Not half so terrible as the fix Lewis himself is in, rationally speaking. Not only has he failed to provide any reason why this “power” would be capable or interested in “loving” or “hating” anything, he’s trying to assess the “goodness” of this power by measuring it according its own definitions. It need not have “good” reasons for requiring us to be “good,” nor is it really even meaningful to use the term “good” to describe the fundamental definition of what “good” means. Ask anybody in marketing: arbitrarily designating something as “good” is no guarantee that it really is good!

There is a deeper, more fundamental definition of “good,” by which we instinctively judge whether things like the Moral Law or even God Himself—erm, excuse me I mean “the mysterious power behind the Law”—can rightly be called Good. And, in a bit of poetic justice, Lewis finds that he must rely on this real-world standard of Good and Evil/Right and Wrong, in order to spin his argument to favor Christian doctrine. If this real-world standard exists independently of the Law, however, then Lewis’ whole premise is mistaken and/or misleading, whereas if it does not exist, then he cannot correctly appeal to it here.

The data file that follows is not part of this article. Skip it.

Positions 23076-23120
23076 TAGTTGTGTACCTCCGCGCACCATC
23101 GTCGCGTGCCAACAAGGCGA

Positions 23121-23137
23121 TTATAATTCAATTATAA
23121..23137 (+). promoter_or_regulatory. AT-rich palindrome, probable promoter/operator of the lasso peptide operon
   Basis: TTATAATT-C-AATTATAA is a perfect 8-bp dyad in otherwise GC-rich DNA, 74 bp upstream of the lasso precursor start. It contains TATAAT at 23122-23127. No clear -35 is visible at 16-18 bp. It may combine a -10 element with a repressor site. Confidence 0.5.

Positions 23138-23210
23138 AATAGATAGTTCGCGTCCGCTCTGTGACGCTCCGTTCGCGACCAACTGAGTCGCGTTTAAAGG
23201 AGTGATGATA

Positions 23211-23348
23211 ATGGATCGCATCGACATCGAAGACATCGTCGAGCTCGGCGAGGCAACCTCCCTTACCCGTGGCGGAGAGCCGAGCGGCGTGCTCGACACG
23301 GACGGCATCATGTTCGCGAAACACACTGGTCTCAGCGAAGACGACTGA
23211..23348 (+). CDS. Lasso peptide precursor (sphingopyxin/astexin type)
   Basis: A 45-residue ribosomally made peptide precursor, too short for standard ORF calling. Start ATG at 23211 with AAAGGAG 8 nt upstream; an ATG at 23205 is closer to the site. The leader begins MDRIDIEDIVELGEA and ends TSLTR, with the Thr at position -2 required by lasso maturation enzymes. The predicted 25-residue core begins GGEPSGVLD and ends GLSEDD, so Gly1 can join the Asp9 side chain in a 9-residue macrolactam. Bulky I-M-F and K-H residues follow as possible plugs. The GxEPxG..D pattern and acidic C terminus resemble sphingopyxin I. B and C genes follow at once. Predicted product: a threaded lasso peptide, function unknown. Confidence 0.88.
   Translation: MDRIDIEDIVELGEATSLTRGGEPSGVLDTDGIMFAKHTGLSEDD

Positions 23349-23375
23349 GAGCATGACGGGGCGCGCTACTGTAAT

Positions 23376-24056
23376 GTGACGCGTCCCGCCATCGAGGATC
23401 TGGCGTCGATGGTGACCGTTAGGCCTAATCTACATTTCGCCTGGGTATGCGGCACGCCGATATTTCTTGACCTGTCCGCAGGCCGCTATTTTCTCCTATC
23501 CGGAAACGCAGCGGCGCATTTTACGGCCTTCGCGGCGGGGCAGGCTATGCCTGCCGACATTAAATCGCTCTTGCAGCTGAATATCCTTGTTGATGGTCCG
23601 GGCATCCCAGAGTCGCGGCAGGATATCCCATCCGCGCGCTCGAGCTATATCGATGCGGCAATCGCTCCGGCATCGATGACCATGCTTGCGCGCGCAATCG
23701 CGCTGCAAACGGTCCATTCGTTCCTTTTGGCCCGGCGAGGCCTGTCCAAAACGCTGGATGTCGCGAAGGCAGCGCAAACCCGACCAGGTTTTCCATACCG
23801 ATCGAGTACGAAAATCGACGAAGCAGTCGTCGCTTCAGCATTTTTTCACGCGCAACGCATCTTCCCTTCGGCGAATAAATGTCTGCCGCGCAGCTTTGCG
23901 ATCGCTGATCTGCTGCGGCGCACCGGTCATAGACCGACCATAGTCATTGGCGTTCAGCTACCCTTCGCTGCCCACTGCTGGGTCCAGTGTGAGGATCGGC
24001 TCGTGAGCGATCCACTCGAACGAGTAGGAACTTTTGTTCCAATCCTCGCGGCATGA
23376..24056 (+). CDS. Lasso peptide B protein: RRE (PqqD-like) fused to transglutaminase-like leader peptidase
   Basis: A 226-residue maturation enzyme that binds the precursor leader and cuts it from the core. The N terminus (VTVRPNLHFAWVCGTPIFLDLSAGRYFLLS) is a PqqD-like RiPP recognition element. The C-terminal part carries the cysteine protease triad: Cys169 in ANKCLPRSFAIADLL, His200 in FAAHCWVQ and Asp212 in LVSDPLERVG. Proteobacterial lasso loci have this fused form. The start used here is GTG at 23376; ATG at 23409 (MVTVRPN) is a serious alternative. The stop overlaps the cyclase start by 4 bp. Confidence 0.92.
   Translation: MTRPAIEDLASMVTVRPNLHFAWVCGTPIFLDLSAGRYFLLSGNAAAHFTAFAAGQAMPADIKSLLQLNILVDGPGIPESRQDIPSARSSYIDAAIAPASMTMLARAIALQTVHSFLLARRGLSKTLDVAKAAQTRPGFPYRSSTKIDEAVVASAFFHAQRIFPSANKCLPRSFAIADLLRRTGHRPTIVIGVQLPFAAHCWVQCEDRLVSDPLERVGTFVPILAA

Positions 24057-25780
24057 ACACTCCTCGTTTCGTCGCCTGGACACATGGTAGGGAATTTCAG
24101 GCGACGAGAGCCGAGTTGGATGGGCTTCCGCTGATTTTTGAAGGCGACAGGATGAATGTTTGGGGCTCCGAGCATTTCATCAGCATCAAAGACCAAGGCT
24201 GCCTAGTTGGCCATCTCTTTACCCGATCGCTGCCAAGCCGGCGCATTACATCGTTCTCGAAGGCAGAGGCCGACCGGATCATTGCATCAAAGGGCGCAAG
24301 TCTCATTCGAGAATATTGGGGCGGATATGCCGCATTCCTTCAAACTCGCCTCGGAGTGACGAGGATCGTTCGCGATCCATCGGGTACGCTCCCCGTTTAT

That’s pretty much where we left off last week, but now for the interesting bit.

If the universe is not governed by an absolute goodness, then all our efforts are in the long run hopeless.

This may be the most fascinating statement in the whole book. Notice how Lewis (and millions of other believers) make two assumptions here which they assume to be absolutely and incontrovertibly true:

  1. The universe is governed by an absolute goodness, and
  2. This is necessary in order for us to have hope in the long run.